THE horticulture sector is being equipped with more innovative methods to detect and control Varroa mite as Australia moves into a management phase for the major insect pest.
Hort Innovation chief executive officer, Brett Fifield, said scientists had reviewed new and innovative tools and methods that were being used across the globe and were evaluating how effective they would be in Australia.
"As we move into the management phase for Varroa mite, it is essential that the horticulture sector has a multi-pronged approach to safeguarding our pollination," Mr Fifield said.
"Learning from other countries about their experience with managing Varroa mite will accelerate Australia's response and improve our ability to navigate this transition."
The list includes the suitability and effectiveness of different detection methods, including materials required, percentage of Varroa mite recovered, costs, time required, repeats required and any restrictions to use.
There is also a list under development of new monitoring techniques and technologies.
Macquarie University senior research scientist, Dr Mary Whitehouse, said the focus was now on international research into Varroa mite control.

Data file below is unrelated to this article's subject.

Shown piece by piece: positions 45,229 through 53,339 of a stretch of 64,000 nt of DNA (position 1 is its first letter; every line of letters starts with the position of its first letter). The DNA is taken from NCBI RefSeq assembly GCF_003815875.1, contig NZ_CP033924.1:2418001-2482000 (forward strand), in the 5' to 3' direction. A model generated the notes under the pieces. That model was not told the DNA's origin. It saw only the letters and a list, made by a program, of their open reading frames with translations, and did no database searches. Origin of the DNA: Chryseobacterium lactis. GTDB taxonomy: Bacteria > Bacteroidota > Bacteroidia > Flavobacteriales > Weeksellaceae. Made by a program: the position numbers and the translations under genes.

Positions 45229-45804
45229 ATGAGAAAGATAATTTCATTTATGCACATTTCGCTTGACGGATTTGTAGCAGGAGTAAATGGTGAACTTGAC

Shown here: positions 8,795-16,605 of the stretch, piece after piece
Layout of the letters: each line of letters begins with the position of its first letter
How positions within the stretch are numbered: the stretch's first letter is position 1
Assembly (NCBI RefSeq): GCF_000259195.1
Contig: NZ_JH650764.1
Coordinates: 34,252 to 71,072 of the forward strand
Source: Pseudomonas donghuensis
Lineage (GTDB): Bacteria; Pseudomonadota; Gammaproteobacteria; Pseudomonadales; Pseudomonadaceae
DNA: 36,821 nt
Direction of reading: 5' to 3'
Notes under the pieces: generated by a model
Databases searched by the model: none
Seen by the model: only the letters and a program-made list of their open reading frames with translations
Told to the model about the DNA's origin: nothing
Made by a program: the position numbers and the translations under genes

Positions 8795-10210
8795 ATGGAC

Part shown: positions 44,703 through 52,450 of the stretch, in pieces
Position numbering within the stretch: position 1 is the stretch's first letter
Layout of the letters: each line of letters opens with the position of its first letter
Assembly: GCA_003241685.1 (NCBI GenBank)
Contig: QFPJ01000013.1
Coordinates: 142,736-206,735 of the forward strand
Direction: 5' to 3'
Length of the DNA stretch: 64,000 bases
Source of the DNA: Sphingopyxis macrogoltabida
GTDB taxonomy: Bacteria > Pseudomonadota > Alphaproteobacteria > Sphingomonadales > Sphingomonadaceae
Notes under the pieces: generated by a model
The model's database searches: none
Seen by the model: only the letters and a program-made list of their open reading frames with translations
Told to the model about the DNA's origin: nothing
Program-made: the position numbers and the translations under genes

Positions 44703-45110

"From this base, our ongoing efforts are centered on active collaboration with researchers and industry people, staying current with global research on Varroa management, and ensuring our findings benefit the wider beekeeping community across Australia," Dr Whitehouse said.
"In the first phase we have advanced our knowledge of available detection techniques, and now our focus is on reviewing control methods, with an emphasis on non-chemical approaches."
A Varroa mite workshop will be held at Macquarie University in late January bringing together the research team, overseas Varroa mite experts, and a range of industry stakeholders including beekeepers and industry leaders from around Australia, to review the non-chemical control methods that have been identified as potentially useful for Australia.
"We will discuss how they could be modified both to better suit Australian conditions, and to be a practical fit given Australian beekeeping demands," Dr Whitehouse said.
Beekeeper Steve Fuller said the findings will help prepare beekeepers for their future living with Varroa mite.
"Varroa mite is here to stay, so research like this is invaluable in expanding our management toolkit and keeping us up-to-date with what tools and technology are out there," Mr Fuller said.
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